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Dr. McCrary. The present requirements are 6 years at college level in some of our schools, and 5 years in the others.
Five years is the minimum.
Senator DOUGLAS. That includes liberal arts and then medicine, too; I mean optometry, too?
Dr. MOCRARY. Yes, sir.
Dr. McCrary. Yes, sir; the subject matter in the preoptometry, premedicine, predentist is basically the same for the 2 years and then as you study in a more particular area of the field, we cover physiology and anatomy, psychology, physics, pathology, all of the various aspects.
Senator Douglas. So you are not corresponding school doctors? Dr. McCRARY. Positively no, to my knowledge.
Senator Douglas. How do you account for the attitude of the American Medical Association ?
Dr. McCRARY. Well, sir, that is a big question. I think frankly that there is basically an economic reason for it. I think basically that is the segment of vision care rendered the American public; there are two groups which render this care and that as a result of this there is some economic rivalry existing. This is my personal opinion, and I am speaking now as an individual giving his personal opinion.
This is my feelng, and this seems to be the basis.
Now to point up an illustration; In the Armed Forces, I had the privilege of holding a commission in the Medical Service Corps of the Navy.
I have served 2 years on active duty from 1951 to 1953. There is no problem with any professional cooperation when the economic factor is removed. I would say that interprofessional relationships were beautifully cooperative and I might add, too, for the benefit of the patient because when these differences take place, it is the patient ultimately who loses.
Senator DOUGLAS. You make a very serious charge, sir.
Dr. McCrary. Well, we are quite concerned about this. We in optometry are quite anxious to resolve these differences because we feel it is in the public interest to do so.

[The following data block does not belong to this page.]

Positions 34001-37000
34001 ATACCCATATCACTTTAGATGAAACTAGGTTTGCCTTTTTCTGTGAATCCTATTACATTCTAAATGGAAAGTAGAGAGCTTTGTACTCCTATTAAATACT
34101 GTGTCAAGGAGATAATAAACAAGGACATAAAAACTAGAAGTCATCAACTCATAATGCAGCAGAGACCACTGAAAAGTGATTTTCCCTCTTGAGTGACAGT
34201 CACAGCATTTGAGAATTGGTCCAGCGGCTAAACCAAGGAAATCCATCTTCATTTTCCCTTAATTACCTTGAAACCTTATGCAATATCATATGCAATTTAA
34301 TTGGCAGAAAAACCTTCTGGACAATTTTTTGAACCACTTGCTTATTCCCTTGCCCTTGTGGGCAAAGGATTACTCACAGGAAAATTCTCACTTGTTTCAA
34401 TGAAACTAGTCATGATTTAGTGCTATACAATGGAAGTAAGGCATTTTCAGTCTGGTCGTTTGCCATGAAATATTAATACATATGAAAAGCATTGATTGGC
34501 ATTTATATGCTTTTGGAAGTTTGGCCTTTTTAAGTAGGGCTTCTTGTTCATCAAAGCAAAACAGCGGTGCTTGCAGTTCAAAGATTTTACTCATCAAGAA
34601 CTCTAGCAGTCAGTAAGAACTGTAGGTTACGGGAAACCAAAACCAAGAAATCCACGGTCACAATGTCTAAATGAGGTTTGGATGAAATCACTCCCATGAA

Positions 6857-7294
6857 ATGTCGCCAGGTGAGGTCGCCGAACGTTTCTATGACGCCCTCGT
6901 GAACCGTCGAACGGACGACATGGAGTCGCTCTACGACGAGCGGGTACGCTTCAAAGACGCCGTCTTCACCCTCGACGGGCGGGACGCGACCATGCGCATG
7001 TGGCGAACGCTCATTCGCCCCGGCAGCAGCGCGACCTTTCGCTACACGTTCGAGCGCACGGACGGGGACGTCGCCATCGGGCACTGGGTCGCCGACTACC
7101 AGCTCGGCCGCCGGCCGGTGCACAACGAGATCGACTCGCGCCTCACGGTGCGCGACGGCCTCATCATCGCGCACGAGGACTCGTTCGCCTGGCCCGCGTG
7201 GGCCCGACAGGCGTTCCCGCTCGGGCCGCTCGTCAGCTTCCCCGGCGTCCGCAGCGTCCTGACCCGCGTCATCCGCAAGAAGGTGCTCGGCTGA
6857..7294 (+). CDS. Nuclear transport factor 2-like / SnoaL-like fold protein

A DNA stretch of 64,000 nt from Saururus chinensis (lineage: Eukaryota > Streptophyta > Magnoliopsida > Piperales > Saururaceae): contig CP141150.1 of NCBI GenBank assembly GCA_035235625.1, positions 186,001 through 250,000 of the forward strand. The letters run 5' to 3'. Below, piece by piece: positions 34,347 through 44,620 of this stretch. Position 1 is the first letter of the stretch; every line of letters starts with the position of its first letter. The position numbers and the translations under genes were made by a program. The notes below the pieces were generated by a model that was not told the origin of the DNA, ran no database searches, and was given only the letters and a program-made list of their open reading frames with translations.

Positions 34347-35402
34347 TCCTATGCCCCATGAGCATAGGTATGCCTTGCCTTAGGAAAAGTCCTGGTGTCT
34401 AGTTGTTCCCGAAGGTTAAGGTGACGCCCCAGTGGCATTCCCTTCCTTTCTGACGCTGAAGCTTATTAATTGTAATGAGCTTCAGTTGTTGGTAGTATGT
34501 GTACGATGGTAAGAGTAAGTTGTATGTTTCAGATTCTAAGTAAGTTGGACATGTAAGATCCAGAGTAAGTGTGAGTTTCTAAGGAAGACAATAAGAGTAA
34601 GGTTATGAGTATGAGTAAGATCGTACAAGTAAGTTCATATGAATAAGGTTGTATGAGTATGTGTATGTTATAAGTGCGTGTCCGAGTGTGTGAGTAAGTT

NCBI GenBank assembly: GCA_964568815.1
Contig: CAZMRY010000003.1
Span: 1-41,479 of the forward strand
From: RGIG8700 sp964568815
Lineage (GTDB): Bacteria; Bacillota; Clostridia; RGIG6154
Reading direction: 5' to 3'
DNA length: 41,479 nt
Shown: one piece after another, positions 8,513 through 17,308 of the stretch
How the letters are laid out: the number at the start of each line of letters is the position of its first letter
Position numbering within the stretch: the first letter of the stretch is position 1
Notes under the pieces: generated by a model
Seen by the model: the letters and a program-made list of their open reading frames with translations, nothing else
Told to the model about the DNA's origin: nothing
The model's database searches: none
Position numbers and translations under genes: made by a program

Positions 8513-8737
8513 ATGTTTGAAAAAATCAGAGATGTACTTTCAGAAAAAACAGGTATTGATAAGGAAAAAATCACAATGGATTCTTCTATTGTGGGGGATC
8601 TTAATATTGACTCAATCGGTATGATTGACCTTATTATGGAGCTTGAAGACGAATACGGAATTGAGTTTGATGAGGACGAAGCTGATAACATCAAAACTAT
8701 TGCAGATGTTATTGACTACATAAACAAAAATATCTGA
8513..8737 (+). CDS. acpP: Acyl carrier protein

Senator Douglas. Have you tried to adjust this by conciliation with the AMA?
Dr. McCrary. Yes; there has been in past years a committee known as the Interprofessional Committee on Eye Care which had representatives from medicine, optometry and opticianry, this committee operated, I believe, lived about 6 years and was disbanded about 5 years ago; it was disbanded in 1955, as a result of the action of the house of delegates of the AMA.
We would like to see this problem resolved and we would like to make every effort to do so.
Senator Douglas. So you resort to legislation only as a last resort.
Dr. McCrary. Yes; we feel that the optometrist is well trained to render the unique services which he offers to the public and he should not be disenfranchised from rendering this service.
Senator DOUGLAS. Thank you.
Senator HARTKE. Mr. Chairman, before the next witness is called I would like permission of the committee to insert in the hearings at this time a resolution approved by the Governors' Conference on June 29, 1960, advocating the medical care under the framework of the old age survivors and disability system and recording the vote of 30 for and 13 against with 11 not voting and also, not a part of the resolution but the statement that all the Governors present indicated they were for the principle of national health insurance plan for the aged although they voted, some voting against disapproved of OASDI financing.
The CHAIRMAN. Without objection, the insertion will be made a part of the record.
(The document referred to follows:)
TEXT OF RESOLUTION APPROVED BY GOVERNORS' CONFERENCE, JUNE 29, 1960
PROBLEMS OF THE AGING
Whereas the Governors' Conference for many years has been acutely aware of the growing number and complexity of problems faced by our increasing population of senior citizens, including health and medical care, employment and income maintenance, provision of suitable housing, and enrichment of leisu e time activities; and
"Whereas the most pressing of these problems is the financing of adequate health and wedical care: now, therefore, be it
Resolved by the 52d annual meeting of the Governors' Conference, That Congress be urged to enact iegislation providing for a health insurance plan for persons 65 years of age and over to be financed principally through the contributory plan and framework of the old age survivors and disability insurance system; and be it further
Resolved, That the States support and participate actively in the forthcoming White House Conference on Aging to the end that public and private agencies be stimulated and encouraged to develop approaches to all the problems of the aging.
Vote: 30 for ; 13 against; 11 absent or not voting.